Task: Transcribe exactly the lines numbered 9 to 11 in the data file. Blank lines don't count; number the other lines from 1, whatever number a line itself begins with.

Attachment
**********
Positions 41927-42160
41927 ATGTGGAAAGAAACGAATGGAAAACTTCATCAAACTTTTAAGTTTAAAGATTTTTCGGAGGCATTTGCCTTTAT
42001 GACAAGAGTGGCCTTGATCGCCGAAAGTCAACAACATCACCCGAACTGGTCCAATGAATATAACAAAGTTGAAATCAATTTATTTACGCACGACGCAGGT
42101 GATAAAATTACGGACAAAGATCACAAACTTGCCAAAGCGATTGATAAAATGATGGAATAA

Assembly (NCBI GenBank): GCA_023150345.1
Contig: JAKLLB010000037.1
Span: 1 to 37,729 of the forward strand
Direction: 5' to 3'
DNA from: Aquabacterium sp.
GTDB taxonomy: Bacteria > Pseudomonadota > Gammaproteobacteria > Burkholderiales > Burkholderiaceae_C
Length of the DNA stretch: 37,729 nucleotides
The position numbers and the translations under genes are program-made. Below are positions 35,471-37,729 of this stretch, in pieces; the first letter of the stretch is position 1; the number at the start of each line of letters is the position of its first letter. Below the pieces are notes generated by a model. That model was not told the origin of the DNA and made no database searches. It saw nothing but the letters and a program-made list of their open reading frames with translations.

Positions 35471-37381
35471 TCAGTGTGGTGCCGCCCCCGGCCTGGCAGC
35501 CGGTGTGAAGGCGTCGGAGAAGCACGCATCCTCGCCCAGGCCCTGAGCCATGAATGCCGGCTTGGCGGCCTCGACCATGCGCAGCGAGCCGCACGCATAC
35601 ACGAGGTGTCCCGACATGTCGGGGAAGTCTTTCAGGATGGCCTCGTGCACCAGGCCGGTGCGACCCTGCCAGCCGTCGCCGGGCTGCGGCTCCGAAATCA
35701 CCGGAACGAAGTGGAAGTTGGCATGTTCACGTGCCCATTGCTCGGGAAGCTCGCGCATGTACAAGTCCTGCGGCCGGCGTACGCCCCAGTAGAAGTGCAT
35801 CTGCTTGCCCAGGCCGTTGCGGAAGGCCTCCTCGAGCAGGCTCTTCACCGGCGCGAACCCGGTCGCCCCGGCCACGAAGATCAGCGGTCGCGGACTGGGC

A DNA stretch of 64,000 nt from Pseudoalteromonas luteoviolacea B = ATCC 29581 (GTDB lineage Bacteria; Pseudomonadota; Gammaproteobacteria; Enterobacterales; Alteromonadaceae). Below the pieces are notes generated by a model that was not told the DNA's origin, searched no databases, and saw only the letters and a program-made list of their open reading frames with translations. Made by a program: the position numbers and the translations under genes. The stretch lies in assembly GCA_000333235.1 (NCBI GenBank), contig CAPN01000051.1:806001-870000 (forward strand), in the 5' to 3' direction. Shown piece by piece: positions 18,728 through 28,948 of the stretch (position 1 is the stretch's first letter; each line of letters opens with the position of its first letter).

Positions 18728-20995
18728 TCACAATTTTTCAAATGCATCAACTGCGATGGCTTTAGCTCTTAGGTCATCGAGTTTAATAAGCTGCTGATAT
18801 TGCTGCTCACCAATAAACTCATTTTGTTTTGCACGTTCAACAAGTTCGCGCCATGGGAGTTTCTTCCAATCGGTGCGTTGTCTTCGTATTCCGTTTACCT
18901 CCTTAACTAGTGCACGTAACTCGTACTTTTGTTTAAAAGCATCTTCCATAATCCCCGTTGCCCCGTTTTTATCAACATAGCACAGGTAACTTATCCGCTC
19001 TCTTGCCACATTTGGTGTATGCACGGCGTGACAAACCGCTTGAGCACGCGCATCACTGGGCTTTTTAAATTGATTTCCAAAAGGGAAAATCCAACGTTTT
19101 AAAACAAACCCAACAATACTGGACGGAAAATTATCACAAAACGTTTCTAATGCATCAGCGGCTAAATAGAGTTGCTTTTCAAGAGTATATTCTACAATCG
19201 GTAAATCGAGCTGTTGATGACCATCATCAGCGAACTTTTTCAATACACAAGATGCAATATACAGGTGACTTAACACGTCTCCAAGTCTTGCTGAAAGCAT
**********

DNA from: Aquabacterium sp.
GTDB taxonomy: Bacteria > Pseudomonadota > Gammaproteobacteria > Burkholderiales > Burkholderiaceae_C
Length of the DNA stretch: 37,729 nucleotides